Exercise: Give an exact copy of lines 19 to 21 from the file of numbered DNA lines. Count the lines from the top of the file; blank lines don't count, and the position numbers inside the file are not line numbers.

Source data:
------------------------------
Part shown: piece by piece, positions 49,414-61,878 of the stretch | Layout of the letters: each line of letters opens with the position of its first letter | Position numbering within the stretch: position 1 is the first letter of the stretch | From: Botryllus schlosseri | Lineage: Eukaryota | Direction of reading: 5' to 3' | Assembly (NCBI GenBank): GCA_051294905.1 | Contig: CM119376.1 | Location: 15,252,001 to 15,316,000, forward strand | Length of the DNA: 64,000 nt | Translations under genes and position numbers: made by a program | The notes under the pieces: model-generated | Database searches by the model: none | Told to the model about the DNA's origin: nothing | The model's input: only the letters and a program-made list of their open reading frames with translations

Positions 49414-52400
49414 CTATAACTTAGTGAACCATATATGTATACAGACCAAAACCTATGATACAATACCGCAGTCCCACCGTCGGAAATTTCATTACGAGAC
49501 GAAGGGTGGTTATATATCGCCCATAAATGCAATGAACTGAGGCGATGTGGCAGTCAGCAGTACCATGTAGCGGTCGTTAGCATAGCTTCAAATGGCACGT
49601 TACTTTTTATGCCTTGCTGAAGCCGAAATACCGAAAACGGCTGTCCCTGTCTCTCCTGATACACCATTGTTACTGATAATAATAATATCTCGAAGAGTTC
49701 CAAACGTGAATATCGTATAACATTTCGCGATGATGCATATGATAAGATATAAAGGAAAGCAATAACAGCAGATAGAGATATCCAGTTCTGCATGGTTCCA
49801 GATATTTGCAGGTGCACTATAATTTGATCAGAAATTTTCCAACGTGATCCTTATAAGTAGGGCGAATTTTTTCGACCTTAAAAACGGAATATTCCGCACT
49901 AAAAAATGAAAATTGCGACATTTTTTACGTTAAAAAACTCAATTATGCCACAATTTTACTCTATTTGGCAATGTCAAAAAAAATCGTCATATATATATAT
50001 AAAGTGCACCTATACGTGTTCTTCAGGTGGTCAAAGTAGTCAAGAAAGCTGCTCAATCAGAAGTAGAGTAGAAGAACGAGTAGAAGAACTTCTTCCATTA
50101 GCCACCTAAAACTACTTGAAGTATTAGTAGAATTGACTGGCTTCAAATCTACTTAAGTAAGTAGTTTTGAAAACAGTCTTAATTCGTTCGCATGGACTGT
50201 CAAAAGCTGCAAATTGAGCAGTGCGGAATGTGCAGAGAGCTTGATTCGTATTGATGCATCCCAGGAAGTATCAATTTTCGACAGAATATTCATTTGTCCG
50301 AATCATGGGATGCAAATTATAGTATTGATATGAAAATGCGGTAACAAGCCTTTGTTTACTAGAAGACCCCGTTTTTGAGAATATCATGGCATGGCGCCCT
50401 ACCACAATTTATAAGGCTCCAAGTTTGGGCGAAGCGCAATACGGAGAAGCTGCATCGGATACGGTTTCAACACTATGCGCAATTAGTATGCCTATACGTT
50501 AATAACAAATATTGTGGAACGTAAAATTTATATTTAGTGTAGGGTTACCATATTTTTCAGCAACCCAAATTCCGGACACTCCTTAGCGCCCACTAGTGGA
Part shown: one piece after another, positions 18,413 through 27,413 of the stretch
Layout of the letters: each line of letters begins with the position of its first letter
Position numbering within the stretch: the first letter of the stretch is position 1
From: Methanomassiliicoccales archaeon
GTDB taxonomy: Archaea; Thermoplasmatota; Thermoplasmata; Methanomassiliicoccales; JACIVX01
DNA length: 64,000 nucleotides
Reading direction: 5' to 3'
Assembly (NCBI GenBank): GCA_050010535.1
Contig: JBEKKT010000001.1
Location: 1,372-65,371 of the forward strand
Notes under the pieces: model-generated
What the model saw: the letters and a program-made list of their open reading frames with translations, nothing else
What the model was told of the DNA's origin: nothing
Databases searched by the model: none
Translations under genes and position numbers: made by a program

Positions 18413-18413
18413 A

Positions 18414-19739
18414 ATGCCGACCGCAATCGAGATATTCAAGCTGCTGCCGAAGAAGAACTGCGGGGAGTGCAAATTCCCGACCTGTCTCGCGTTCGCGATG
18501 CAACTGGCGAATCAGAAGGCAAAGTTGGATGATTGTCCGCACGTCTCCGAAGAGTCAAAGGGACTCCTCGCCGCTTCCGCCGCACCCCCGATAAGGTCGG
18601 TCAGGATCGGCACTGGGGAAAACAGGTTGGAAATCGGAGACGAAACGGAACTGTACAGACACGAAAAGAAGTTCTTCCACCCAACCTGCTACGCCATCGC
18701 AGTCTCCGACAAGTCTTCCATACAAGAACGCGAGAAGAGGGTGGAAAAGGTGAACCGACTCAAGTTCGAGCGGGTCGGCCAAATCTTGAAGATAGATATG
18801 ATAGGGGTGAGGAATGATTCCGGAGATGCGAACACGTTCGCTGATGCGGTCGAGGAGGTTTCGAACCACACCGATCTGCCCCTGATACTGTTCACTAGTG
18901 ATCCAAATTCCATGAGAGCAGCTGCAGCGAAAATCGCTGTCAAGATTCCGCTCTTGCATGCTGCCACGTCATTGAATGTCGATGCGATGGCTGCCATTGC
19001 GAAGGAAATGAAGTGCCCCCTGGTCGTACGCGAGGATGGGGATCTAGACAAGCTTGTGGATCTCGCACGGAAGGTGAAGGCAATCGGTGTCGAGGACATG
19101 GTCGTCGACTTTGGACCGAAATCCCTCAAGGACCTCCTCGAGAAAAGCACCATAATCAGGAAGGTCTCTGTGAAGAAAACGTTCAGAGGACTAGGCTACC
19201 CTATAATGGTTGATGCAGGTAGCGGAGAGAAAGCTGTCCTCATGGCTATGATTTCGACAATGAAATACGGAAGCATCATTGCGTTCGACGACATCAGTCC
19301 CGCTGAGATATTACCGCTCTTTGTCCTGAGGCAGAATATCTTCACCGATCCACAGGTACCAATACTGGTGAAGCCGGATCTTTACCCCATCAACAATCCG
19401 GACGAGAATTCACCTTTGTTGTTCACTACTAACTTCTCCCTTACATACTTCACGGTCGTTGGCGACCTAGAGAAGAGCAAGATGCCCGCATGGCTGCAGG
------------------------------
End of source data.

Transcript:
GTDB taxonomy: Archaea; Thermoplasmatota; Thermoplasmata; Methanomassiliicoccales; JACIVX01
DNA length: 64,000 nucleotides
Reading direction: 5' to 3'